In response to new drought restrictions put in place by Centennial Water, the Highlands Ranch Metro District announced it will cut outdoor irrigation water consumption by 20%.
On July 6, the Centennial Water & Sanitation District board of directors voted to impose Stage 1 drought restrictions, a step higher than the "drought watch" designation.
The restrictions apply to those living in the Centennial Water service area, which includes the communities of Highlands Ranch and Solstice and the Northern Douglas County Water & Sanitation District.
In a July 11 announcement, officials with the metro district, which is the biggest commercial water user in the community, announced the district would be adapting practices to meet the recommendations made by Centennial Water.
The news release said the metro district strives to set a good example of water conservation year-round and will further enhance its efforts to adjust to the new Stage 1 drought restrictions.
“It’s important for community members to know that our parks remain a top priority and we will strive to keep them as healthy as possible while meeting the expectations for water savings,” said Dirk Ambrose, metro district parks and parkways manager. “Due to the reduction in water consumption, there may be stressed plant material and dry grass, but we still encourage outdoor use and activities.”
Based on Centennial Water’s drought response plan, the metro district announced it will be enacting a 20% overall reduction in irrigation water consumption. Homeowners will see the metro district watering more than the two days per week residents are allotted due to the large amount of property the district maintains.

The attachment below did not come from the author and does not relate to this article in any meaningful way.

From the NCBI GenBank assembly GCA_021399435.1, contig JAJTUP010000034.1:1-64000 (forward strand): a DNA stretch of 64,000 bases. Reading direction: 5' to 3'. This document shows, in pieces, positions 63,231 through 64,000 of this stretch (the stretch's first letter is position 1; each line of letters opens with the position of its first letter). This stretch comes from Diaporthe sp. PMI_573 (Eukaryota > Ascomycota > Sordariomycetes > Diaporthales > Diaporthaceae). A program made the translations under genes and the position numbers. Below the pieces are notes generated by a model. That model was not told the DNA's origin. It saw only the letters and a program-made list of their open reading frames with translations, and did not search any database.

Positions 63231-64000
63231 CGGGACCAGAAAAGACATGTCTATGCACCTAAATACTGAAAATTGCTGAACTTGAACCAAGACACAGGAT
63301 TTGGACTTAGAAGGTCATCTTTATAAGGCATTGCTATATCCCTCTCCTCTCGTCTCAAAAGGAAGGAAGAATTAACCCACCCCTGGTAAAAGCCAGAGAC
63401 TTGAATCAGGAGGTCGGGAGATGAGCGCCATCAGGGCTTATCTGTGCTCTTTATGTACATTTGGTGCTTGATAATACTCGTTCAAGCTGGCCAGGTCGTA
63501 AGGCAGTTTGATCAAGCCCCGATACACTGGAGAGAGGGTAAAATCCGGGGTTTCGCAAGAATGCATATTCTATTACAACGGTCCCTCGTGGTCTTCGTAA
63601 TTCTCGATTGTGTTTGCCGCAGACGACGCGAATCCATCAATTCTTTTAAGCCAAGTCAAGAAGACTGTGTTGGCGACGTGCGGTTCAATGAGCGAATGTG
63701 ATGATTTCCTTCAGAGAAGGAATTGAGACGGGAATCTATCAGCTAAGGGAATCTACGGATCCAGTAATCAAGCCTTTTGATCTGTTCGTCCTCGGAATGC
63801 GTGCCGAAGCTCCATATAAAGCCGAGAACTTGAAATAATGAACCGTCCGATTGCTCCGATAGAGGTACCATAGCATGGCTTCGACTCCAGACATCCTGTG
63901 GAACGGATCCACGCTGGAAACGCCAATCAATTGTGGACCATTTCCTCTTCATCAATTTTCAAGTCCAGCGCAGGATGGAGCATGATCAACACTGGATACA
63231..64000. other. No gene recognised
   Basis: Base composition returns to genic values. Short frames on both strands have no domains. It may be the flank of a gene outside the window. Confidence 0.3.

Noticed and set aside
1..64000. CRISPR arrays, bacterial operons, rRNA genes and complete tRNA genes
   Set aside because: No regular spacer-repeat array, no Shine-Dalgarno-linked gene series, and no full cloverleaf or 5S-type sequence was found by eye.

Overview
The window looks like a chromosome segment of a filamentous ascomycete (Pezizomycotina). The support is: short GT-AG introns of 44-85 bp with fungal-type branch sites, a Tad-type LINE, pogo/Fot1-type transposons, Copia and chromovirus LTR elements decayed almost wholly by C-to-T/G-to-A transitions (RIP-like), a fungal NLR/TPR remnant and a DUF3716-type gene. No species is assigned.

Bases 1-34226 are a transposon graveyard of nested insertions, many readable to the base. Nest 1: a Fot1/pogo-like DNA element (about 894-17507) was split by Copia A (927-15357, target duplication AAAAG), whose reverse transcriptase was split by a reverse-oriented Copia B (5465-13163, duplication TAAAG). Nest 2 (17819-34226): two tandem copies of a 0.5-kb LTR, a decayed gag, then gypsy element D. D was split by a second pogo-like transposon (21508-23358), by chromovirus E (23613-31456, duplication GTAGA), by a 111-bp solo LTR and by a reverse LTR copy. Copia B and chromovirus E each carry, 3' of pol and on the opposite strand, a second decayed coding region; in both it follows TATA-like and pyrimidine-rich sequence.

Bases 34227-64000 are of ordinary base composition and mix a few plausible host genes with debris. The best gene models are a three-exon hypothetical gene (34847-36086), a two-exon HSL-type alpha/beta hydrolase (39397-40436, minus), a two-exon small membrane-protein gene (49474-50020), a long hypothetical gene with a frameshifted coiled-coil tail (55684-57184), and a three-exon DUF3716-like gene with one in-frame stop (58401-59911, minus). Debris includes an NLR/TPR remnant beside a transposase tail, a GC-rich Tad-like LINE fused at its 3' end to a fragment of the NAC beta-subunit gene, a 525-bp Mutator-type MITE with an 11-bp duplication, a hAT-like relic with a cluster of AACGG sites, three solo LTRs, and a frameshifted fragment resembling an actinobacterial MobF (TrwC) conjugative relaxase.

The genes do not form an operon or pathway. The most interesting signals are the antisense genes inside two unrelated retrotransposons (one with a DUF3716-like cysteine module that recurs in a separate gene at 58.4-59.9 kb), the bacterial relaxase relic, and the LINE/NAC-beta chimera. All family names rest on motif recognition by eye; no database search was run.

The large network of irrigation systems, with more than 6,000 zones, makes it impractical to irrigate large sites in a single day. While areas may be watered multiple days per week, the overall amount of water used will be reduced by 20%.
Under the new restrictions, which officially begin July 20, outdoor irrigation for residents will be limited to two days per week in accordance with Centennial Water’s adopted watering schedule. Residential customers with odd-numbered addresses can water on Sundays and Wednesdays; even-numbered addresses can water on Saturdays and Tuesdays.
Besides reducing the overall amount of water used for irrigation, metro district officials said they will turn off all interactive and decorative water features, including the fountains at Civic Green Park. This will reduce water consumption and comply with the drought response plan, according to the news release.
The metro district said it has already implemented many water saving measures. It operates a centrally automated irrigation control system that works in conjunction with weather stations.
In 2022, the metro district appointed a central irrigation coordinator to oversee the entire automated system and to finetune watering programs.
The Metro District has begun to strategically convert areas of parkway bluegrass to plant material that requires substantially less water. It also completes routine, proactive cultural practices — including mowing, aeration, fertilization and weed management — that limit water demand.
While water consumption will be reduced, it’s also important to understand the challenges of maintaining 440 irrigated acres in parks and parkways:
To read more about Highlands Ranch Metro District’s water conservation practices, visit highlandsranch.org/resources/water-conservation.
To learn more about Stage 1 restrictions, the drought response plan and conservation tips for homeowners, visit Centennial Water’s Drought Resource Center at centennialwater.org/drought.
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